Craftsman 10" , 1 1/2 HP continuous, 15A, 3/4 cabinet, 4" dust collection, Sears Model 152.221140
After 2 years of use, I still think its an excellent piece of machinery. The runout on the arbor was less than .001" with .003 at the blade. The alignment (blade) to the miter slot is .009 off perpendicular in the back, away from the fence, I didn't change it- no complaints for the cuts I've made, and NO kickback.Comes with all the allans and the blade change wrenches.
Table is almost dead nuts flat +/- .002" from my measure. The 5/8" arbor accepts dados to 13/16" wide for sure- but can't remember what the actual arbor length is. Blade Guard/ splitter works very well.
Belt system is the newer poly-flat belt and pulley. It sings like a sewing machine- very quiet. Nickel test no problem.
The miter/ miter fence is awesome- especially the !clamp!- I use it a lot. Miter also <locks> in at 0, 45 and 90 degrees (I like to use a sled for cross cuts but for angled miter cuts, both the extension and the clamp work very very well). Dust collection was pretty well thought out (except the port is dead nuts center of the back, right where you would put a roller extension, and the collection hose sometimes gets in the way). I forgot it had an aux. fence- now I remember what that aluminum extrusion hanging from the peg board is for!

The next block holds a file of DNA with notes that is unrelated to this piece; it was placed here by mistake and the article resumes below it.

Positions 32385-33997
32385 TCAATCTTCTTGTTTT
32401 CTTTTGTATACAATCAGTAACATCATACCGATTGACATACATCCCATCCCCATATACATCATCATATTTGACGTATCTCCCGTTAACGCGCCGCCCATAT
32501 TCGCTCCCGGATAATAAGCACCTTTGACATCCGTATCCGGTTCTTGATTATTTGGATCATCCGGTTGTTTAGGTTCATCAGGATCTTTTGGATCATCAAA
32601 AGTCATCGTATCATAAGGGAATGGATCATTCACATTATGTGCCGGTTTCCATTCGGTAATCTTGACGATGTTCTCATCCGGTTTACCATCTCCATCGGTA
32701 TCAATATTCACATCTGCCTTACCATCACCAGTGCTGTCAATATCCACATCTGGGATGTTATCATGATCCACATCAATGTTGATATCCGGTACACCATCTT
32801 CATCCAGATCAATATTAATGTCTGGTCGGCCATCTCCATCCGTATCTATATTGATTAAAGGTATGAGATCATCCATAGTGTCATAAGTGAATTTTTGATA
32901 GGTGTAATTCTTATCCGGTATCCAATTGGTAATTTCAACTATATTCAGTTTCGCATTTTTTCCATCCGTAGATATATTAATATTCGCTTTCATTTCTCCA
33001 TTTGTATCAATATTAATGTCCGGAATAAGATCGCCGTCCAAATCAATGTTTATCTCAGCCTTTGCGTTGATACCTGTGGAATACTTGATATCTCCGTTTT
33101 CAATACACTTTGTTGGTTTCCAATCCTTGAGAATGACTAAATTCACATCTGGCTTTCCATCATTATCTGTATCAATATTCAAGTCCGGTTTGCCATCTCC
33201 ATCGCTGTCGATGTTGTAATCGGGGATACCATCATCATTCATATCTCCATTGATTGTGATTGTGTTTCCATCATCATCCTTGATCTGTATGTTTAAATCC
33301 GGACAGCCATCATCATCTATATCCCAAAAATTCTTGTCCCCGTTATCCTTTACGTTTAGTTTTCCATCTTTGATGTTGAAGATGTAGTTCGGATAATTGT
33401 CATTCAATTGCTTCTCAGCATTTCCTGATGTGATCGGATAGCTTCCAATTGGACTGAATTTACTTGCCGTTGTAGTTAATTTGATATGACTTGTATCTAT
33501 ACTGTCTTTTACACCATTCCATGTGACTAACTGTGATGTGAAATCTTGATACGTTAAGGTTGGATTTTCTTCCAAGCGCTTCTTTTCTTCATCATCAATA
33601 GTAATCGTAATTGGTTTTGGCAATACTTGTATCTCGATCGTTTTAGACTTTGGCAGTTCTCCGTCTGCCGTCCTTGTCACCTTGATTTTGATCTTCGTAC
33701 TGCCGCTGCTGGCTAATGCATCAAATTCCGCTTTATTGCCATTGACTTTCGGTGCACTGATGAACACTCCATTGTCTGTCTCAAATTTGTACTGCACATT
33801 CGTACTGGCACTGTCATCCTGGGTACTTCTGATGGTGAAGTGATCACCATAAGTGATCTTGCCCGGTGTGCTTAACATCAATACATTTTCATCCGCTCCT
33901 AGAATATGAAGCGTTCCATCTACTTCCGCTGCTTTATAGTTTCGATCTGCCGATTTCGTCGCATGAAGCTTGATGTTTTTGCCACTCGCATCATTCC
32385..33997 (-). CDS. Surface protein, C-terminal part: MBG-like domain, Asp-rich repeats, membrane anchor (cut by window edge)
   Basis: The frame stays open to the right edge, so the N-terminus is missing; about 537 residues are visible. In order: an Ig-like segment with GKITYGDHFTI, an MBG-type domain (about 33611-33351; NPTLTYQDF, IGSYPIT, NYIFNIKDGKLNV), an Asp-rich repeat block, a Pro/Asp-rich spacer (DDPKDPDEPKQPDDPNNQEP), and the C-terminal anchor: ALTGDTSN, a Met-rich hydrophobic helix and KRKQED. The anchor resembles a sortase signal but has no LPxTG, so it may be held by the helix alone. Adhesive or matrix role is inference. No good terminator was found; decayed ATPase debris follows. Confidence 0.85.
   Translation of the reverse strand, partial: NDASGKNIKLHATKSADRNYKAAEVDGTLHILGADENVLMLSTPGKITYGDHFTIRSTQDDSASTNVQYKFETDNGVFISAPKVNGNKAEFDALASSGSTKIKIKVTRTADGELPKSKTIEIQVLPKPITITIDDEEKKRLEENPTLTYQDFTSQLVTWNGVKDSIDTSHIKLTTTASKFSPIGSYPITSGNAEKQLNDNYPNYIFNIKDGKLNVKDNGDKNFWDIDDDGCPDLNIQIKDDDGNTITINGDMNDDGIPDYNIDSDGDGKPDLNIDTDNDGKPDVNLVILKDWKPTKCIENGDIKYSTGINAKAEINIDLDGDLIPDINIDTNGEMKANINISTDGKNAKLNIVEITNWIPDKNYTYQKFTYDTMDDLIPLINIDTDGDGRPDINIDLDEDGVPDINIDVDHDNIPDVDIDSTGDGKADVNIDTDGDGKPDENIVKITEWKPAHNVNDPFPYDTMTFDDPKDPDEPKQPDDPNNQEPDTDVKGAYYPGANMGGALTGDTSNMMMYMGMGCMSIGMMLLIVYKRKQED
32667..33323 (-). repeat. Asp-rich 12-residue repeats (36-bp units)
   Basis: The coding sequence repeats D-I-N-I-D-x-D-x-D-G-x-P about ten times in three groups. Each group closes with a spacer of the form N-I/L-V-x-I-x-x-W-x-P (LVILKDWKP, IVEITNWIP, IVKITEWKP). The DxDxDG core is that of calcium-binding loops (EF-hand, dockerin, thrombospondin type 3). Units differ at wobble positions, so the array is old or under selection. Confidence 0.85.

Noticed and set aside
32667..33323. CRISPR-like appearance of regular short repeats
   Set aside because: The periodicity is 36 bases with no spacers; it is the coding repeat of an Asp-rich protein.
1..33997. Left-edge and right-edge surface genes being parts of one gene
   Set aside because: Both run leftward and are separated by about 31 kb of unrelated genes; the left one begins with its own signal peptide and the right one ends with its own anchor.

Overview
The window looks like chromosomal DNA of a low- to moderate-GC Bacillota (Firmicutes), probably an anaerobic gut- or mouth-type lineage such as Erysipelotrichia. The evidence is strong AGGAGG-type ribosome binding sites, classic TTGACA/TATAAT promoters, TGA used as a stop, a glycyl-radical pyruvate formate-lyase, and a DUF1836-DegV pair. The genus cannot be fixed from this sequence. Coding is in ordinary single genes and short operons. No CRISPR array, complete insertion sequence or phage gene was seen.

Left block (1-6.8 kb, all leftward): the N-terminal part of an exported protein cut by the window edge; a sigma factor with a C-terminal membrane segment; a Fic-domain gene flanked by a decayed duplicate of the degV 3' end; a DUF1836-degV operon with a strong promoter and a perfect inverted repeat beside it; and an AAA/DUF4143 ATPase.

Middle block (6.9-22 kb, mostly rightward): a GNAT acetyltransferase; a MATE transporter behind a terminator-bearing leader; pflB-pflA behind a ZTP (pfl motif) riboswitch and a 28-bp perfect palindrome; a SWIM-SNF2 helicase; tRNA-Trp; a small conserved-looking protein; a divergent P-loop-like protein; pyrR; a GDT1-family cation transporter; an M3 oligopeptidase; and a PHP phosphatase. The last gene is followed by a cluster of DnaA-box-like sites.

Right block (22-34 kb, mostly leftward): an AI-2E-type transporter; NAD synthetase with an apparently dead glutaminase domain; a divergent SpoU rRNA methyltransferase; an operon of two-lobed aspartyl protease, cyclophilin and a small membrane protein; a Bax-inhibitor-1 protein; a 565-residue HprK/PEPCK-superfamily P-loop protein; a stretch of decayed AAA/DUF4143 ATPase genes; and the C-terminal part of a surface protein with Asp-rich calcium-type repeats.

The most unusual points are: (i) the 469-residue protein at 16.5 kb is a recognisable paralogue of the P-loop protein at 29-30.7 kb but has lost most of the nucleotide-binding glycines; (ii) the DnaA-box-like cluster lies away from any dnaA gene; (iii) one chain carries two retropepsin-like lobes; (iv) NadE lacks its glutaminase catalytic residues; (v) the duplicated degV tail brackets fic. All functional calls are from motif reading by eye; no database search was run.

The on/off switch is solid, and locatable. The fence is rock solid- very nice measurement system too. You will want to make a zero-clearance plate, unless it now comes with one- mine didn't.
The only problem I have had is that the hardware is not as tight as it should be. My motor pulley came off after about 6 months cause the set screws weren't tight. While I was in there, I re-tightened everything. I would re-tighten everything that's pre-assembled especially the pulleys, and trunnion bolts at assembly. I bought a dial indicator and stand from harbor freight- it was priceless for aligning the extension tables.
I love the saw. A narrow kerf blade would probably help the power situation, but its really adequate for what i do. Saw weighs in at over 400 lbs. and was shipped in a metal framed bolted to a pallet. I took it apart in the parking lot so I could load it in the truck.
An excellent mobile base with no assembly: Jet 708118 Heavy-Duty Universal Mobile Base: (Amazon.com product link shortened)
Write back if you have any questions (remove the NOSPAM from address>
Happy Sawdust,
--
KB
Saint Charles County, MO


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the sears is available all over- parts by mail etc. The rigid no so likely. >
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I have the Ridgid (also purchased at the Borg). So far, absolutely no complaints. Runs like a dream, very stable, and built very solid.
The one thing I've heard critics complain about is that you have to turn the adjustment wheel more times than on other saws to raise or lower the blade. Actually, I kind of like that. Gives me a lot of control on the cutting height.
I haven't had the saw for long, so I can attest to the long-term problems that might arise. Also, hard to say anything bad about the Craftman. I was considering that one also. I decided on the Ridgid because of the built in mobile base.
Jack